It is SOP to have one hand on the thrust levers and one on the yoke/side-stick on finals, but of course this means that only half of one's brain is being used to manipulate the attitude control of the aircraft. {The human brain is configured such that only the right side of the brain controls the left hand and vice-versa}. Add to this, the majority of people are right handed. So when a person flies from the left seat, as well as only using half their brain capacity, they are most likely to be using their non-dominant hand/brain side to operate the attitude controls in what can be a highly dynamic, quickly changing scenario. The other half of their hand/brain control capacity is simply static on the thrust levers.

I can imagine that given a turbulent approach, the Captain might have needed/wanted much finer control on the yoke and therefore having pressed TOGA, I wonder did he then take his right hand off the thrust levers and onto the yoke so all of his brain and both hands were being used to control the plane - trusting that the autothrust would do what he wanted? With moving thrust levers, there is perhaps less reliance given to monitoring the engine N1/EPR gauges, and so the lack of spool up might have been missed by both pilots?

If all this was the case it should have led to a much earlier go-around decision of course, but as I say, I have never seen this single handed business discussed.

(Obviously, one can only have one hand on a side-stick, but the FBW computers do at least assist the pilot, which mitigate this to some extent)

As many of us keep saying; the answer has to be better training.

We are always told how we must fly but one thing that might be beneficial might be to give us scenarios in the SIM that will deliberately lead to bad things happening? For example, landing on a short runway with a speed of +10kts leading to an over-run. The pilots would be told what was going to happen, and no jeapordy would be invoked, but it might be useful to actually experience the consequences of mis-handling. Otherwise, as long as we are there or thereabouts within the limits, we pass our SIM check and maybe never really appreciate what could happen if we went outside limits.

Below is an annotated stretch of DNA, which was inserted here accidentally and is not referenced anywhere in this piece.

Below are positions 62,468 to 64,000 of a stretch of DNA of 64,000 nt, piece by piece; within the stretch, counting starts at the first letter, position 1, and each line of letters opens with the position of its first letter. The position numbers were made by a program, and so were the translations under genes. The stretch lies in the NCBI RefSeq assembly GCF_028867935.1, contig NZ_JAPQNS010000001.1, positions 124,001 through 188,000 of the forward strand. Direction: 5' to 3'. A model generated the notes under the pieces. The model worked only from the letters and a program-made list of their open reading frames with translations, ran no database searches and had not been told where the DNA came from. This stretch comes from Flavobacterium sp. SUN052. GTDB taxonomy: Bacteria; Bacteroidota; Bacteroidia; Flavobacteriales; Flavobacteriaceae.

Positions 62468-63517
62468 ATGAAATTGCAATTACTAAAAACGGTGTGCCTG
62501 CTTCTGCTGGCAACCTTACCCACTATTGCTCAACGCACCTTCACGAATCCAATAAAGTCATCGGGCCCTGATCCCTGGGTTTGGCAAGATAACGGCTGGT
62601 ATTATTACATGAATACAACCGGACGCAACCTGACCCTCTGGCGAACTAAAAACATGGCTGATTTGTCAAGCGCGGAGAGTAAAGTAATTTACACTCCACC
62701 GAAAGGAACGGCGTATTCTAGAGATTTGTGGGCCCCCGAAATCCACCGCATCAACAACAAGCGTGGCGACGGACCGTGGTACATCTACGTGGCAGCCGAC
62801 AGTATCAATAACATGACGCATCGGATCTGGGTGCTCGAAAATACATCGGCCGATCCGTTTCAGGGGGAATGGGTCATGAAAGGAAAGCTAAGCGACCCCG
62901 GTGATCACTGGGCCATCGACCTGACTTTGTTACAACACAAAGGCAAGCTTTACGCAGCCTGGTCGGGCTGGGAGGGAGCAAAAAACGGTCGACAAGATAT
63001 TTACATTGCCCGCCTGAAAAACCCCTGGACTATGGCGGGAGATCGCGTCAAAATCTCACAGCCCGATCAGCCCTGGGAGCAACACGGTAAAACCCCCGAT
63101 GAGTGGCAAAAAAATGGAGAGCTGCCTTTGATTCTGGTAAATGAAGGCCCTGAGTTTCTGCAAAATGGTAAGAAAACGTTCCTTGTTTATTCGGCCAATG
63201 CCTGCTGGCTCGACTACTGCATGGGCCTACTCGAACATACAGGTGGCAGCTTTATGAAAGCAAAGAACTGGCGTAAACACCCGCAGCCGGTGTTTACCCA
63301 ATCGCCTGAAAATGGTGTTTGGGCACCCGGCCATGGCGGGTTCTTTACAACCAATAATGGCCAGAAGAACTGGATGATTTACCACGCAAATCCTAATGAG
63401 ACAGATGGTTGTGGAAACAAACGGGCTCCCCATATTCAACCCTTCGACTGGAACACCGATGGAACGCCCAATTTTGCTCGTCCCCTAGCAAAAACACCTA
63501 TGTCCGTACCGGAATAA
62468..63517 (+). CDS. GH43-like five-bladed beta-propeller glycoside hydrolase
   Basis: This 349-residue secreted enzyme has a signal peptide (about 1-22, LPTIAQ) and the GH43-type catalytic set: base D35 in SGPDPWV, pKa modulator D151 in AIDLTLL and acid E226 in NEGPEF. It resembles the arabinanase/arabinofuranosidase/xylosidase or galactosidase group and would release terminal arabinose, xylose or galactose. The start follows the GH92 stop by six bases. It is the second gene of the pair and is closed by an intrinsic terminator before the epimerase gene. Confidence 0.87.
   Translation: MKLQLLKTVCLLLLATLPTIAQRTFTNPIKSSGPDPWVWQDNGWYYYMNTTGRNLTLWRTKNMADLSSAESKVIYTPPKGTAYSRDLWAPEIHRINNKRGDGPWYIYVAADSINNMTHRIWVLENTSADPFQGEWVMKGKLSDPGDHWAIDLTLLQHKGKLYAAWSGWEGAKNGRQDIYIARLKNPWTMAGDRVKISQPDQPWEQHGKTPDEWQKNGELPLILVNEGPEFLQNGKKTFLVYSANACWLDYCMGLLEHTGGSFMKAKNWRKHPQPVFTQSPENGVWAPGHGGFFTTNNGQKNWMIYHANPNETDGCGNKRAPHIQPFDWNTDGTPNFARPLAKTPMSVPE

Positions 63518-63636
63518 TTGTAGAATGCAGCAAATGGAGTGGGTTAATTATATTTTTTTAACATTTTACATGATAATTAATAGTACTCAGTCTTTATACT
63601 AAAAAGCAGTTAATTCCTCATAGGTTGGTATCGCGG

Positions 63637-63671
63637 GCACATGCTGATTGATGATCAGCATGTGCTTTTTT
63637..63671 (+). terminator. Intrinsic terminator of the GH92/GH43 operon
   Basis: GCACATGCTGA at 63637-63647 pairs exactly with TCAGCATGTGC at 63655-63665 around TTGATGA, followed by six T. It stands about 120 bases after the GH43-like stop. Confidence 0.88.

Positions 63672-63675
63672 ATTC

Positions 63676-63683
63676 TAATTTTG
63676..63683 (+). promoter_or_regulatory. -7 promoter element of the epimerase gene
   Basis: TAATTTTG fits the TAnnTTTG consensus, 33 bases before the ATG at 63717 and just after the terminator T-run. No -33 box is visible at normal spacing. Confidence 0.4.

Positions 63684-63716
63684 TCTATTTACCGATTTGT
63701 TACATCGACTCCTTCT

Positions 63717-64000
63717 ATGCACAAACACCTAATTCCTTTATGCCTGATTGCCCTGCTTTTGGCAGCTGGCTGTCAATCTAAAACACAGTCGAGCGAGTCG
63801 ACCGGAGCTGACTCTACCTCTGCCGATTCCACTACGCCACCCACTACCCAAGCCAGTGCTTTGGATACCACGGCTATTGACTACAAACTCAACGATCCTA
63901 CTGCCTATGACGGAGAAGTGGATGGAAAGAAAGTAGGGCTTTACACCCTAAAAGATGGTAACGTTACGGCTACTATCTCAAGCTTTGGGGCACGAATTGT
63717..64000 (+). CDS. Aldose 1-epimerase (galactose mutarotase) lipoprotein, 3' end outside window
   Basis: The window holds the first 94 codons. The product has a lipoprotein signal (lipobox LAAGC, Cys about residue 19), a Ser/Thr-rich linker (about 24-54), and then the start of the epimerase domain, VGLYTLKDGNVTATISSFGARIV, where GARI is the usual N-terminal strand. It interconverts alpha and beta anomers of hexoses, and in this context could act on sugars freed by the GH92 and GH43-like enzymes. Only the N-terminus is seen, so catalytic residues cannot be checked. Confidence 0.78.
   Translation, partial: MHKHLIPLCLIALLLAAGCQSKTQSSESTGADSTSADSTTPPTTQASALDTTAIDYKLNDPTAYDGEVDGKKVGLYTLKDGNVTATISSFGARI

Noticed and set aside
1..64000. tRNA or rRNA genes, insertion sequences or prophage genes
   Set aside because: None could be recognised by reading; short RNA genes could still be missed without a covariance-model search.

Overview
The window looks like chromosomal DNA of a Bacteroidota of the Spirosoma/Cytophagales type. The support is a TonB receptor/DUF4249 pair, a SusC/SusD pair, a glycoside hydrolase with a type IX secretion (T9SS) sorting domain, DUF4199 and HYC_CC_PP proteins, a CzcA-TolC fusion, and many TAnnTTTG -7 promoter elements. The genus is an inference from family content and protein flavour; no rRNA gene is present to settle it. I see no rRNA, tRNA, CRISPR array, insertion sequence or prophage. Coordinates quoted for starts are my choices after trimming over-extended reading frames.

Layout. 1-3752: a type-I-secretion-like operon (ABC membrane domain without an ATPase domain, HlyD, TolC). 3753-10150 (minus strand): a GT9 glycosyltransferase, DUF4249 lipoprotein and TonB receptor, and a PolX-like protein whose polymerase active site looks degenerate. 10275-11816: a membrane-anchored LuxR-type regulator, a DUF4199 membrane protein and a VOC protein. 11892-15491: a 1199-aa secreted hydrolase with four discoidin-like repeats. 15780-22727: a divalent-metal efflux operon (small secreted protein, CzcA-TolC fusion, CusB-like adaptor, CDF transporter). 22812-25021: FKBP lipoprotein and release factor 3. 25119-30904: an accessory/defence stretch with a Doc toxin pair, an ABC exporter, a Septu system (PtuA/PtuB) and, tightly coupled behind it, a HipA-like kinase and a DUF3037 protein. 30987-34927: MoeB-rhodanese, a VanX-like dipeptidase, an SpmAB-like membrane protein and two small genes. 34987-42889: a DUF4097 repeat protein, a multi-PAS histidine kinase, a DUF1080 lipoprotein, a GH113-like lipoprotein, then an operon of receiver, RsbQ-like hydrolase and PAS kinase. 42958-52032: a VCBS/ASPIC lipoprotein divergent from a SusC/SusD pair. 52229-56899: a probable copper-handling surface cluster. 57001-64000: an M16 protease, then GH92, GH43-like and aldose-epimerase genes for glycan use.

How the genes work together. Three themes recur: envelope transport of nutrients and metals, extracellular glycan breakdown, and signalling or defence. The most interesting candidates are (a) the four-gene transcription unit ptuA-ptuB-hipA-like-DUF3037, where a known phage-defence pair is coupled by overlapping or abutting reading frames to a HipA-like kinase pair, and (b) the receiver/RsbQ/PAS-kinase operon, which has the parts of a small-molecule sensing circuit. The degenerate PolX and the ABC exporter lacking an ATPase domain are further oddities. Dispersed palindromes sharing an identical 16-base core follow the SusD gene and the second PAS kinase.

In the SIM recently I was given the scenario of AF447 - without being told it was going to happen, and the Captain was in on the plan, so he did/said nothing. To my absolute horror, I did pretty much the same thing as those AF pilots - (although I thought it was a Vaplha prot issue). Now obviously, I know the unreliable speed drill, but this was so subtle that I did not recognise it as such. Having had it demonstrated to me in that very dramatic way it will stay with me for ever and if I ever see that situation developing, I will know exactly what to do. (One thing that blocked my thinking was the very loud and persistent overspeed alarm, which drowned out the "stall stall stall")

My point is that any amount of words on a page about the incident and how to deal with unreliable speed etc, did not help me, but actually seeing and experiencing how subtle it can be and how it can go wrong first-hand has gone deep into my brain.
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Old 18th Sep 2016, 11:00
  #1624 (permalink)  
 
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I did a touch-and-go once with passengers on board (737). At 30 feet we got a windshear warning. Winds were gusty, and coming over a line of trees ajacent to the runway. So when we were below the tree line, a windshear warning was issued.

You did't read about it in the papers beacause I firewalled the engines. We very smoothly touched the runway, and off we went.

The most striking thing that I remember about this incident, was the absolute backbone instinct that drove me to firewall the thrust levers.

That was't the chimp in me. That was the fish ancestor trying to escape from danger.
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Old 18th Sep 2016, 13:12
  #1625 (permalink)  
 
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Originally Posted by 4468
It's nothing to do with manual flying skills per se! It's about practicing THIS PARTICULAR MANOUVRE!
I don't agree. Why do you think the FO called "speed"? Because he did what a current, practised pilot who is used to looking at his instruments for survival ie when handflying does. If one is well-versed in flying the aeroplane, even if one makes an almighty stuffup like hit the TOGA and not realise nothing happened because it was less than 5ft, he will shortly after notice the speed dropping off then instinctively work out there's no power.